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sFlow on the 6120 switches - both flow and counter sampling?

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sFlow on the 6120 switches - both flow and counter sampling?

RIck has been delving into sFlow switch capabilities:




I have been looking at the behaviour/characteristics of sFlow on some A and E series HP Networking switches.  To get a feel for the rest of the "sFlow ecosystem" and see if the warts I've found there are any better/worse than anyone else's I've been looking to kick the tires on some competitors' switches.  I've come across one, used in a competitor's blade chassis, (thank you BCS CSL for access) which is

*massively* buggy - to the point of probably being in violation of being able to say they support sFlow. (sFlow is a registered

trademark) However, before I go much further I want to make sure that there isn't too much glass in the HP House.  So...


I can see from the current quickspecs (though not the manuals, which appear to be out of date on www.hp.com) that the 6120 switch "supports sFlow."  However, as I cannot find configuration information in the manuals, and have no access to a 6120 switch at the moment, I cannot verify that it supports *both* counter *and* flow sampling*.


Can someone confirm that the 6120 blade switch supports both counter and flow sampling via sFlow?


I suppose a similar question for any of the other HP-branded blade I/O modules - do they claim sFlow support and is it "complete?"


thanks, and happy benchmarking




Cosmin replied:




Hi Rick,


The HPN 6120XG should support both flow sampling and counter pooling sFlow mechanisms. Configuration steps can be found below:


http://bizsupport2.austin.hp.com/bc/docs/support/SupportManual/c02617338/c02617338.pdf  page 384


Hope it helps.

Unfortunately, I don't have HW access, as this would be the perfect resource.


Warm regards,




Others looking at sFlow capabilities in their networks? Here is a little primer on the technologies.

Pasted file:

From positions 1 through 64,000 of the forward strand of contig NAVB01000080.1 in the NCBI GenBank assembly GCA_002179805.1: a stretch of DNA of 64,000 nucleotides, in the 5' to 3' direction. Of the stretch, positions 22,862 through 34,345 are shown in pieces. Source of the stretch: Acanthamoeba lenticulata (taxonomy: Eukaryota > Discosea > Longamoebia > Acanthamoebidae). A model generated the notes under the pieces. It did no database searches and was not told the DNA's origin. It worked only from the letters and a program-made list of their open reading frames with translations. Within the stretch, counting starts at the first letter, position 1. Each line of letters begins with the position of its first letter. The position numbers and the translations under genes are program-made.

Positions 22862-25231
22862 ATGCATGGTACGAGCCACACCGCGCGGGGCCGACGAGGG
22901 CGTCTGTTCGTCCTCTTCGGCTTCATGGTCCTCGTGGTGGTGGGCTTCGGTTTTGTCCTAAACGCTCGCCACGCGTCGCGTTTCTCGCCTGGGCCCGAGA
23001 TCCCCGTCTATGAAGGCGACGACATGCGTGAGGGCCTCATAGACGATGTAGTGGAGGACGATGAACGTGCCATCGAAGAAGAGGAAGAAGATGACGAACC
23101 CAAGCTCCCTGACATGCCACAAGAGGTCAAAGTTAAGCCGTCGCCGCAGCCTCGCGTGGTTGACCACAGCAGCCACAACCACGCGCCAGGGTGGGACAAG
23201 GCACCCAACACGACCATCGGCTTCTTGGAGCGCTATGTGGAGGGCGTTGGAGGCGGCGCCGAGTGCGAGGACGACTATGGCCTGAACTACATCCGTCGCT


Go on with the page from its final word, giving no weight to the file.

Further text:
NetFlow and sFlow are "Flow" technologies supported by some routers and switches. They consist of two elements. The first is a Flow generator, a switch or router which has NetFlow or sFlow reporting technology activated. The device then sends a steady stream of packets over the network containing information such as source and destination IP address, protocols and interfaces. A single Flow generator will typically send out as little as one packet every ten seconds or as much as 50 packets per second, depending on its configuration, number of ports, and amount of traffic flowing through it.

The other element is the Flow collector which receives the data from one or more Flow generators. The collector stores the information coming from the Flow generators and provides the administrator with reporting and analysis.

As the Flow collector creates its archive of traffic details, a front-end uses this data to provide the network administrator with details on who are the top talkers on a link, who they are communicating with, what protocol/application they are using and how long the connections last. This information can then be used for capacity planning, usage control, charge back, security and incident resolution.

Packet analyzers are an alternative to Flow technologies and, in fact, provide greater detail. However, packet analyzers also consume more resources. Because Flow technology can typically provide the information necessary to resolve 85 percent of incidents that would otherwise require the use of packet analyzers, packet analyzers become less important, though not completely obsolete.


NetFlow started as a proprietary technology developed by Cisco Systems. It is included in Cisco's Internetwork Operating System (IOS), which comes embedded in its network hardware. The most widely deployed is version 5; however, v7 and v9 are becoming increasingly popular. Recently, the Internet Engineering Task Force released a proposed standard called IP Flow Information eXport (IPFIX), which is based on NetFlow v9's data export format. (Further details on the specification are available at www.ietf.org/html.charters/ipfix-charter.html) Vendors supporting NetFlow include Cisco, Enterasys Networks, Extreme Networks, Foundry Networks, Juniper Networks, Riverstone Networks (recently acquired by Lucent) and Packeteer .


Like NetFlow, sFlow is a push technology that sends reports to a collector. But, while NetFlow is a software based technology, sFlow uses a dedicated chip that is built into the hardware. This approach removes the load from the router or switch's CPU and memory. Originally developed by InMon Corp., sFlow products have been available since 2002.

Alcatel, Allied Telesis, Extreme Networks, Foundry Networks, HP, Hitachi, Juniper Networks, NEC and a few others have devices with sFlow chips. sFlow isn't nearly as widely deployed as NetFlow so fewer collectors are available. The most current version is Version 5; however, Versions 2 and 4 are most widely deployed at this time. Further details on the standard can be found at www.sflow.org.

sFlow is a sample-only technology where every X packet is sampled, the length noted, the majority of the packet is discarded and off it goes to the collector. Because the technology is sample based, accurate representation of 100 percent of the traffic per interface is nearly impossible. Complex algorithms have been proposed to statistically manipulate the collected data to represent total traffic with a probability of accuracy.